“We may have already passed over their trail,” the shadowy darkness around them says. “Dinner would not talk, but I could tell that it knew the phoenix-thing; he leaves a stink behind him. I’ll bet it met them in Akin’s Throat. We’ll soon find out; the trade city isn’t far.” The psionic shadow slides across their faces, and the elven archer brushes it away. “Arballine, let me scout and find them.”

“No. We tried that, all of us, and it failed. I don’t fail twice. We’ll use stealth, but we’ll do it together.” She leans back. “If we passed them, then we backtrack. They’ll be trapped between us and Nacreous. No escape.” She rips off a chunk of intestine in sharpened teeth and caresses the arrows at her side. “No escape. I almost killed two of them myself. With all of us, they haven’t got a chance.”

The space where there is nothing doesn’t say anything, but the others look at it respectfully.

The orc abruptly jerks his head up, for his eyes have suddenly ignited with a familiar yellowish glow. The elf is the first to notice the change. “Advisor,” she offers with a respectful bob of her head.

“I wouldn’t get over-confident, my darlings. We don’t think they know you’re coming, but there are many of them, and they have to be finished off once and for all. There will be no reward if you fail, you know.” The orc giggles in a familiar way. “Far from it.” Arballine, the rotting elvish archer, dips her head as she bites back her anger.

“They. Took. Away. My. Beloved.” She hisses the staccato words out through clenched teeth as she gestures gracefully with her arms, almost hitting the space where there isn’t anybody. “Master Soder, they destroyed him, after all the work I did to keep him with me forever. I had promised him!” Her eyes flash. “They took everything you had given me. They made me a liar. They’ll pay for that, and for the pain, and for the embarrassment.”

“Now, now.” The puppeteer reaches over to pat her fondly on the shoulder. “You have new toys. We have the plunder from a half-dozen civilizations to choose from, and you’re entitled to the best. Your King wants you to kill them once and for all, not just challenge them. And soon, if they still have your things with them, you can take them back. Think of it as an added incentive.” He smiles, and one of the orc’s teeth falls from his gaping jaw. Idly, the puppeteer picks it up and jams it back into his body’s rotting gums. He speaks slowly. “The fall of the Queen has shaken all of us, but you must keep faith. There will be vengeance against the one who killed Her. Your King has a plan, and is taking care of this even as we speak; retribution shall be delicious. Oh, yes.” He chuckles. “But we can’t forget our goal, can we? And really, we can’t have those sun-lovers complicating things. We offered them the hand of friendship, and they rudely spurned it.” The puppeteer looks aggrieved and his voice turns icy cold. “Spurned it! Don’t they know that politeness is a virtue?”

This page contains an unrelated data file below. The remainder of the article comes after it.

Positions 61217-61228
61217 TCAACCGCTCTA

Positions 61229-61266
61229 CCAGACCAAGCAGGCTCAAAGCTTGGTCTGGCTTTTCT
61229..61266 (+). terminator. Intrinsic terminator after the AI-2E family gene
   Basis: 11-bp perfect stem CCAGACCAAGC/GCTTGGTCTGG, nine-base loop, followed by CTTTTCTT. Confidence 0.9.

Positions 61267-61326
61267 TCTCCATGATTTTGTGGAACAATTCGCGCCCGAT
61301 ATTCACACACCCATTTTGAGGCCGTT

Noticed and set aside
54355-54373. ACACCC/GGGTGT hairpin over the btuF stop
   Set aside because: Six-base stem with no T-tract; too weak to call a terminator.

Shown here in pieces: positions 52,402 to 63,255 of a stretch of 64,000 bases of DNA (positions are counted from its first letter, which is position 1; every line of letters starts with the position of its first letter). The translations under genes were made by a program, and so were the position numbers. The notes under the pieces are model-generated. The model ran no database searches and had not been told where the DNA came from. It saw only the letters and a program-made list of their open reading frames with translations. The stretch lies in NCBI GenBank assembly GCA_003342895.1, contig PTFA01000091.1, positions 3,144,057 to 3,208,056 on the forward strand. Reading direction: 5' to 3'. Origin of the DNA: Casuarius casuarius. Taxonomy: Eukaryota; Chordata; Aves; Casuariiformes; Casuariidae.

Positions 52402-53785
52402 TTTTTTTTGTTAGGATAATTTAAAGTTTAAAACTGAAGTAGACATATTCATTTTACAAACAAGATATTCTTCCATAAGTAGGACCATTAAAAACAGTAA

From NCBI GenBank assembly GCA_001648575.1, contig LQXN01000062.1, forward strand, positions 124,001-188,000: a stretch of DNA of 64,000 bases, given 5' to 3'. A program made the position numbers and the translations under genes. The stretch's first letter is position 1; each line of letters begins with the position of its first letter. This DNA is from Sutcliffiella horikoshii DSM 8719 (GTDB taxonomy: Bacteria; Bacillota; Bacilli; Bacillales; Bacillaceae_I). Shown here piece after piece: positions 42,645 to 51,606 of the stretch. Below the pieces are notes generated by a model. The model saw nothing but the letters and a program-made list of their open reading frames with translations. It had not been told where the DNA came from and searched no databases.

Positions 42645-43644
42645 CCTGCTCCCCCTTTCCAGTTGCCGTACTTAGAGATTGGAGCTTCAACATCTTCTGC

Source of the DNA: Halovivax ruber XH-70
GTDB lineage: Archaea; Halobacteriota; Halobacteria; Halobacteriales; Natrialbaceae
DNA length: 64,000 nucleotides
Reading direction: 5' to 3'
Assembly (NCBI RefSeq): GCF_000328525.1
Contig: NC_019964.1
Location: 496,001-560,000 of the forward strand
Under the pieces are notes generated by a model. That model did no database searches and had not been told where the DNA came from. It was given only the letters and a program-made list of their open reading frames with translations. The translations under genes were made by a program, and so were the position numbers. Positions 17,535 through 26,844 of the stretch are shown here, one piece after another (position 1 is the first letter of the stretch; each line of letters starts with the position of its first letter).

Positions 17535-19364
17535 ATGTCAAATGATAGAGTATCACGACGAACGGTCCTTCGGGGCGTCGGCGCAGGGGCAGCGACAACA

The elf looks confused, but it’s the empty space beside her that doesn’t say anything.

The puppeteer refocuses, and his gurgling voice with the orcish accent warms as he pats the empty air with a worm-riddled hand. “Not to worry, not to worry. You saw them decimate your army; you know their capabilities. I have been trying to find them for you. It’s difficult, as the Ivory Breath fogs my divinations. I have tried to join with a company hidden outside Akin’s Throat, but they have either died in sympathy for our Goddess or have been destroyed.” He shakes his head, and pauses to pick back up the tooth. “That unit is roughly a day and a half from you. It might be wise for you to head there first, and if there is no sign of the offenders then keep heading to Akin’s Throat.”

The darkness swirls. “Anticipation and anger. A woman struck me with a mace. Hunger and revenge.”

“Precisely, Baendril. Precisely. Now, mind if I join you for a bite?” The orc’s body leans over, and the Puppeteer’s glowing yellow eyes illuminate the corpse as he reaches down with an empty hand. He pulls his full hand back with a wet squelch.
“Hmm. Don’t have any wine, do you?”

The vision ends, and Agar returns to the kuo-toa chamber.


Within minutes, a malnourished and unkempt human enters the room and interrupts the discussion of Agar’s vision. The man stops to look up, and he stands there dumbstruck as he grips his clamshell tray hard enough to turn his knuckles white. “You’re.. you’re human!” he manages to sputter in a creaky voice, seconds before he breaks down and begins to cry. His tray sags before him, but painfully honed instincts keep it upright.

“Hush, now,” Velendo drops down into the water and wades over to comfort the man. Kuo-toa fingerlings frolic and splash around his feet as he moves. “It’s okay. Come over and tell us about yourself.” With an arm around the slave, Velendo steers him over to the group.

The skinny man looks up at them through straggly hair, his pale eyes terrified and unbelieving. “My name’s Dougal. I’ve been here for years. My ship was raided when these monsters came out of the sea. We were all taken, and there were some who had been here long before I ever arrived. Are you here to save us? Or are…” His mouth twists as he realizes that the group could be in league with the kuo-toa, and his mouth shuts like an animal trap.